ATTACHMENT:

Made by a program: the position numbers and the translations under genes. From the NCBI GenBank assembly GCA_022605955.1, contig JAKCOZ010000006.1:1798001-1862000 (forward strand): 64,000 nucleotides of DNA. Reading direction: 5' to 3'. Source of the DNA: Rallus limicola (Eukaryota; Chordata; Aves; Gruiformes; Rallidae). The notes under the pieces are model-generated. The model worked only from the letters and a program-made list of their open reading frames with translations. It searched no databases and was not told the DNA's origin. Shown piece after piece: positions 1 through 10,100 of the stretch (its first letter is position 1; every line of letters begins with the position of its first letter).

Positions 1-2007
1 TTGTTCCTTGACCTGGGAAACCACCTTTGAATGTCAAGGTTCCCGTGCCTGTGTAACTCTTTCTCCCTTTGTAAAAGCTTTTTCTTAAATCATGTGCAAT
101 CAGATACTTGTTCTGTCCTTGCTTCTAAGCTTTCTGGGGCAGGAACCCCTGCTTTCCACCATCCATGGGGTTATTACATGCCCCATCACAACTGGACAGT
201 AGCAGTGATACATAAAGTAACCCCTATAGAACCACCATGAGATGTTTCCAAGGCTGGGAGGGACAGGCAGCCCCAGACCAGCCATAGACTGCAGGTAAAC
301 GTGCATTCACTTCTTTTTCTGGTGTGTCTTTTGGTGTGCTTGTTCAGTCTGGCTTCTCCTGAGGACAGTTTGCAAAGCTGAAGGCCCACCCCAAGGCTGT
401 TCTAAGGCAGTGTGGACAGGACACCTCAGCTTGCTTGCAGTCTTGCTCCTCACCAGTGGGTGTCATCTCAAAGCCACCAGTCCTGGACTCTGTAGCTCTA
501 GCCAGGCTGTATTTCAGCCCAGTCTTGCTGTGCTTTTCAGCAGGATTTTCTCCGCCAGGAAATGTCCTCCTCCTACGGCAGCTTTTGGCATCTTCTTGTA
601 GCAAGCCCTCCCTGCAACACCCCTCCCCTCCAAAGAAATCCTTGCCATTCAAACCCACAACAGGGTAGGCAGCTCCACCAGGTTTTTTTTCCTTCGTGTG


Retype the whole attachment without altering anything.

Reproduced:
Made by a program: the position numbers and the translations under genes. From the NCBI GenBank assembly GCA_022605955.1, contig JAKCOZ010000006.1:1798001-1862000 (forward strand): 64,000 nucleotides of DNA. Reading direction: 5' to 3'. Source of the DNA: Rallus limicola (Eukaryota; Chordata; Aves; Gruiformes; Rallidae). The notes under the pieces are model-generated. The model worked only from the letters and a program-made list of their open reading frames with translations. It searched no databases and was not told the DNA's origin. Shown piece after piece: positions 1 through 10,100 of the stretch (its first letter is position 1; every line of letters begins with the position of its first letter).

Positions 1-2007
1 TTGTTCCTTGACCTGGGAAACCACCTTTGAATGTCAAGGTTCCCGTGCCTGTGTAACTCTTTCTCCCTTTGTAAAAGCTTTTTCTTAAATCATGTGCAAT
101 CAGATACTTGTTCTGTCCTTGCTTCTAAGCTTTCTGGGGCAGGAACCCCTGCTTTCCACCATCCATGGGGTTATTACATGCCCCATCACAACTGGACAGT
201 AGCAGTGATACATAAAGTAACCCCTATAGAACCACCATGAGATGTTTCCAAGGCTGGGAGGGACAGGCAGCCCCAGACCAGCCATAGACTGCAGGTAAAC
301 GTGCATTCACTTCTTTTTCTGGTGTGTCTTTTGGTGTGCTTGTTCAGTCTGGCTTCTCCTGAGGACAGTTTGCAAAGCTGAAGGCCCACCCCAAGGCTGT
401 TCTAAGGCAGTGTGGACAGGACACCTCAGCTTGCTTGCAGTCTTGCTCCTCACCAGTGGGTGTCATCTCAAAGCCACCAGTCCTGGACTCTGTAGCTCTA
501 GCCAGGCTGTATTTCAGCCCAGTCTTGCTGTGCTTTTCAGCAGGATTTTCTCCGCCAGGAAATGTCCTCCTCCTACGGCAGCTTTTGGCATCTTCTTGTA
601 GCAAGCCCTCCCTGCAACACCCCTCCCCTCCAAAGAAATCCTTGCCATTCAAACCCACAACAGGGTAGGCAGCTCCACCAGGTTTTTTTTCCTTCGTGTG